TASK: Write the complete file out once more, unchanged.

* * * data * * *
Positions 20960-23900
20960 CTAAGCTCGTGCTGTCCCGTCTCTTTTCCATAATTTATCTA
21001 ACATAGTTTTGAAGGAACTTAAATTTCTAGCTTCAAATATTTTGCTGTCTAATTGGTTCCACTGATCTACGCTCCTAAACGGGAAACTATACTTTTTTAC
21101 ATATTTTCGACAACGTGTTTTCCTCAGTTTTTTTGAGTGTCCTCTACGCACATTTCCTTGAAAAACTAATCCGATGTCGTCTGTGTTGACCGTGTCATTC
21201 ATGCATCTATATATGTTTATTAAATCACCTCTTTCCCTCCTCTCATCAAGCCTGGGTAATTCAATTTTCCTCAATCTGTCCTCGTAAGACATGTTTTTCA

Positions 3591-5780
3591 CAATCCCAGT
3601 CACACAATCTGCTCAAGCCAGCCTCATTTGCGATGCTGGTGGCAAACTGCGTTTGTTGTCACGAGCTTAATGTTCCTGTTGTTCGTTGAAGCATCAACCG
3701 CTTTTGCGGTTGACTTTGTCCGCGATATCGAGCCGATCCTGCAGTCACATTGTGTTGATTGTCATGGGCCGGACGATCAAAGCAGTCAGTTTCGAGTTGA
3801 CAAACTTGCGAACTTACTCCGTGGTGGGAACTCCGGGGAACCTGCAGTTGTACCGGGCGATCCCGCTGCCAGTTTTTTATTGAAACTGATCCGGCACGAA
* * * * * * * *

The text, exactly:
Positions 20960-23900
20960 CTAAGCTCGTGCTGTCCCGTCTCTTTTCCATAATTTATCTA
21001 ACATAGTTTTGAAGGAACTTAAATTTCTAGCTTCAAATATTTTGCTGTCTAATTGGTTCCACTGATCTACGCTCCTAAACGGGAAACTATACTTTTTTAC
21101 ATATTTTCGACAACGTGTTTTCCTCAGTTTTTTTGAGTGTCCTCTACGCACATTTCCTTGAAAAACTAATCCGATGTCGTCTGTGTTGACCGTGTCATTC
21201 ATGCATCTATATATGTTTATTAAATCACCTCTTTCCCTCCTCTCATCAAGCCTGGGTAATTCAATTTTCCTCAATCTGTCCTCGTAAGACATGTTTTTCA

Positions 3591-5780
3591 CAATCCCAGT
3601 CACACAATCTGCTCAAGCCAGCCTCATTTGCGATGCTGGTGGCAAACTGCGTTTGTTGTCACGAGCTTAATGTTCCTGTTGTTCGTTGAAGCATCAACCG
3701 CTTTTGCGGTTGACTTTGTCCGCGATATCGAGCCGATCCTGCAGTCACATTGTGTTGATTGTCATGGGCCGGACGATCAAAGCAGTCAGTTTCGAGTTGA
3801 CAAACTTGCGAACTTACTCCGTGGTGGGAACTCCGGGGAACCTGCAGTTGTACCGGGCGATCCCGCTGCCAGTTTTTTATTGAAACTGATCCGGCACGAA